Not Too Young: The Most Common Dementia Under 60



Partners in FTD Care, Summer 2021
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While dementia is popularly seen as a condition exclusively impacting the elderly, people in their 50s, 40s, 30s and even younger can be diagnosed. The most common dementia affecting people under the age of 60 is frontotemporal degeneration (FTD), which can cause drastic behavioral and personality changes that can negatively disrupt one’s family life, employment situation, and sense of self. Securing an accurate FTD diagnosis for someone under 60 can also be a struggle, as healthcare professionals may not think of dementia at such a young age. The case of José G., who is not yet 50 years old, highlights many of the challenges that behavioral variant FTD can impose on a relatively young family.

The Case of José G.

For years, José G. was a popular figure in his rural Nevada hometown. Elected to several terms as county medical examiner, José seemed to be on a first-name basis with everyone he met in public. He and his wife, Marlena, both in their late 40s, have three children—two sons away at college, and a daughter in high school. Between José’s elected position, his job as a hospice nurse, and his wife’s real estate job, the couple earned a comfortable living. They enjoyed eating at nice restaurants and spending time with friends, waterskiing at a nearby lake. José volunteered at church and kept in excellent physical condition, running half-marathons several times a year.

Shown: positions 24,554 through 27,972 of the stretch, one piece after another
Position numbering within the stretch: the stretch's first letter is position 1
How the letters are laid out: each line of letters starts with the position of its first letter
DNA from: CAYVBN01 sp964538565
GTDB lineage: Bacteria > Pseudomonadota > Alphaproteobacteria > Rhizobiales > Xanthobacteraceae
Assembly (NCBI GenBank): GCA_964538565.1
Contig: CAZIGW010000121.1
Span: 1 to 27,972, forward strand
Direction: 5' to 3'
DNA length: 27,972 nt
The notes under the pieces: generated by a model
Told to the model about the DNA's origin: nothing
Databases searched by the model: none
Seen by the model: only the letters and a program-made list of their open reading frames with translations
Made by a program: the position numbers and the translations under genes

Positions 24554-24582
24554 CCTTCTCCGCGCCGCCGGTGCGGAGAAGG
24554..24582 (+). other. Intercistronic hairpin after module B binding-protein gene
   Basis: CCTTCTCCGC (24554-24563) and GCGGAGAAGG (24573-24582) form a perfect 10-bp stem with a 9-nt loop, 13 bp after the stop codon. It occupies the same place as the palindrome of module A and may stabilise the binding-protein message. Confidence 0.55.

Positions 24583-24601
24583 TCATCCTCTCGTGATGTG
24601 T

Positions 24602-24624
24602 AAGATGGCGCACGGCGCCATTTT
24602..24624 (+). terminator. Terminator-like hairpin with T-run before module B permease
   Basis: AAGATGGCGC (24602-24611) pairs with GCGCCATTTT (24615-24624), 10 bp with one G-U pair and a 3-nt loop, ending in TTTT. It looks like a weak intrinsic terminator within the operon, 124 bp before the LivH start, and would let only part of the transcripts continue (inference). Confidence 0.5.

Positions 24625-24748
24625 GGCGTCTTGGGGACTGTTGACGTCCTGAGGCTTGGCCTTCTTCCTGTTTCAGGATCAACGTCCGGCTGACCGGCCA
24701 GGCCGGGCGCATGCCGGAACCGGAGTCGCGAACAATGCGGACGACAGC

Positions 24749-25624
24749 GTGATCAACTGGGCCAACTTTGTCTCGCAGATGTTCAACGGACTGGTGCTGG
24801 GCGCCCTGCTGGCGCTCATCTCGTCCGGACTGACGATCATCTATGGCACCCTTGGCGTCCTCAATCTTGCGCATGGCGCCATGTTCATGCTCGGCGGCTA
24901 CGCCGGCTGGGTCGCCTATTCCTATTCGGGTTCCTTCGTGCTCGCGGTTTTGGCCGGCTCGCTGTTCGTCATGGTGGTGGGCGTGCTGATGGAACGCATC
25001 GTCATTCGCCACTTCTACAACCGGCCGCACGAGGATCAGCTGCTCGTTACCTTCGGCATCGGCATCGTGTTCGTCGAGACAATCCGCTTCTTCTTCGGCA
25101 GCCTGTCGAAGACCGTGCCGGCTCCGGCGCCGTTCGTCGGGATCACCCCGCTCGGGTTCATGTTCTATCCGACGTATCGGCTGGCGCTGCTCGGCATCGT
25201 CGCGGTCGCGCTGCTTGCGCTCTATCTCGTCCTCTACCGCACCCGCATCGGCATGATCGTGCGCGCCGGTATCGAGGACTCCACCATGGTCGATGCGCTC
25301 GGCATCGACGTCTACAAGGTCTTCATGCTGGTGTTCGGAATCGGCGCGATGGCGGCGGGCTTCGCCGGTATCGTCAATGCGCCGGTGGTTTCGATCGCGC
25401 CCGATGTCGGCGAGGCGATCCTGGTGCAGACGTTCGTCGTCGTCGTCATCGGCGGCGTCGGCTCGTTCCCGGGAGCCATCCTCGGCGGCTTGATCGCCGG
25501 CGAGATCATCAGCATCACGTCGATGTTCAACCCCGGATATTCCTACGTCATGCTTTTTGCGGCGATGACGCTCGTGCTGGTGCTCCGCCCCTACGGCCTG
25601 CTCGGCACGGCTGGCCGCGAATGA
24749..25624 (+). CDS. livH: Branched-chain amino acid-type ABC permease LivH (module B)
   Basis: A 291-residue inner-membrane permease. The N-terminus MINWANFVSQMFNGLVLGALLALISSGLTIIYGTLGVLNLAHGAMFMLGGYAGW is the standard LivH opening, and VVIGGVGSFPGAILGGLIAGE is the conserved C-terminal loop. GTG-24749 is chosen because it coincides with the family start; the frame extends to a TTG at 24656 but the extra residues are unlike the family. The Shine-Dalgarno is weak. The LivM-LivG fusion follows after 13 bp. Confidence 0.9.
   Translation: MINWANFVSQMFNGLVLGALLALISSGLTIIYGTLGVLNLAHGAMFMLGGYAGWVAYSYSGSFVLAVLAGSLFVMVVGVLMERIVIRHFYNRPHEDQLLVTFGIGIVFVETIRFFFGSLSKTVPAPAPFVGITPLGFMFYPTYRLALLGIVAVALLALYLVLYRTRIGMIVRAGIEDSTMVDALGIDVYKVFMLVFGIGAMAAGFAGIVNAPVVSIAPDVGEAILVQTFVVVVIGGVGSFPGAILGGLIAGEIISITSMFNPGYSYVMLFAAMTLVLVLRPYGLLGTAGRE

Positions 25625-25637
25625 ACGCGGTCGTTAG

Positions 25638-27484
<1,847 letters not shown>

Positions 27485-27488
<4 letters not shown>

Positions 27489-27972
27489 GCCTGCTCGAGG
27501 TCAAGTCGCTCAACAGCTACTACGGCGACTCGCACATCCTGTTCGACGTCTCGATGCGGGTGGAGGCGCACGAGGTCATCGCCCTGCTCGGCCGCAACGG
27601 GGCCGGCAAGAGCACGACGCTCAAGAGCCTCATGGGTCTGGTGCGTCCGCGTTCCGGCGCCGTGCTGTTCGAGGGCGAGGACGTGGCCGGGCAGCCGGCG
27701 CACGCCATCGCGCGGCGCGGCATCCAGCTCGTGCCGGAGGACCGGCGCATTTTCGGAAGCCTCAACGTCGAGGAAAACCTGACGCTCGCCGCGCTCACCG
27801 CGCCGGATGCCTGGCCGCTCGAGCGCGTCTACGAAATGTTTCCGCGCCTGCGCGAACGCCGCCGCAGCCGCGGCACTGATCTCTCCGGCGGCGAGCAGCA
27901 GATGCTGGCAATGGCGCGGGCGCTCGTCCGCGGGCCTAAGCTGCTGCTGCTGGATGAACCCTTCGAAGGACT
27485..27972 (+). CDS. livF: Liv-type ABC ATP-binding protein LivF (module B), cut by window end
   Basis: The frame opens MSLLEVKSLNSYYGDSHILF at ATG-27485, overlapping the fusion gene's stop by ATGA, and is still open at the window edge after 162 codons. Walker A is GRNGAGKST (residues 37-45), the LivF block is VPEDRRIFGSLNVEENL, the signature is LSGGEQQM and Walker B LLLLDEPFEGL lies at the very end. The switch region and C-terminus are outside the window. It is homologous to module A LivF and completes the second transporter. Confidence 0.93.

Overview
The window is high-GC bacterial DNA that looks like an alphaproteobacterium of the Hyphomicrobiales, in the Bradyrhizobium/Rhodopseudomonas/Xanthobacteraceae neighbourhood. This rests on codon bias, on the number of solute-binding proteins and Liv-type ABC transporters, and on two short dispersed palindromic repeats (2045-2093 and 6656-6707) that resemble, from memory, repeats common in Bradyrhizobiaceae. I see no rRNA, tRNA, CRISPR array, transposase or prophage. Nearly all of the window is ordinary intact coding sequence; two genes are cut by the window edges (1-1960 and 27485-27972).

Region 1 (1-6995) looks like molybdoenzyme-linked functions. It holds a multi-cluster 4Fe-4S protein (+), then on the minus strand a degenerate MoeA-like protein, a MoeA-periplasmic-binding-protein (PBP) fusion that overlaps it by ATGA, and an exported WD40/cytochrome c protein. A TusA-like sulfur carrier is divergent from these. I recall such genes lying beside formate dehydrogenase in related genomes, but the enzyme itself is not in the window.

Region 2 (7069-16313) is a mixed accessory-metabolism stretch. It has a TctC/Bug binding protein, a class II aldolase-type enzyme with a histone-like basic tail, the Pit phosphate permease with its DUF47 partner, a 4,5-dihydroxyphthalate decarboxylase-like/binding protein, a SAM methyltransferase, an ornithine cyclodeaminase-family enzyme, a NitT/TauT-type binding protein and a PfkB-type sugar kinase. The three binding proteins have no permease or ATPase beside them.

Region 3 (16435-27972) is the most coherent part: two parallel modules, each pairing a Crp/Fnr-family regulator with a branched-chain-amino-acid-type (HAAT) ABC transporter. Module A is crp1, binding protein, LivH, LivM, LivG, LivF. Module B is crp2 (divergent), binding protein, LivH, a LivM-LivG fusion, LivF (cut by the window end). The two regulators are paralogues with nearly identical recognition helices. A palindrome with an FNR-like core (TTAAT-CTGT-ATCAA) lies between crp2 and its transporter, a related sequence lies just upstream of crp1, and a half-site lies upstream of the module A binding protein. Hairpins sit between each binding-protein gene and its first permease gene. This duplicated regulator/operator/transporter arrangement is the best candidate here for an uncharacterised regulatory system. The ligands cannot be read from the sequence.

Three years ago, José and Marlena went on a cruise to celebrate their 25th wedding anniversary. They seemed to be the youngest people on board by two decades, but they were determined to have fun. So while Marlena thought it odd that José, who typically does not like drawing attention to himself, entered a dance contest, she didn’t think too much of it—that is, until José started to disrobe during his routine, eventually stripping to his underwear. The performance was a hit—José even won a trophy—but Marlena was disturbed by how uncharacteristically he had behaved. Her husband was a gregarious person, but hardly an exhibitionist. A woman Marlena met on the cruise made a joke about “liquid courage,” but José was a teetotaler and had not drunk a drop of alcohol all night.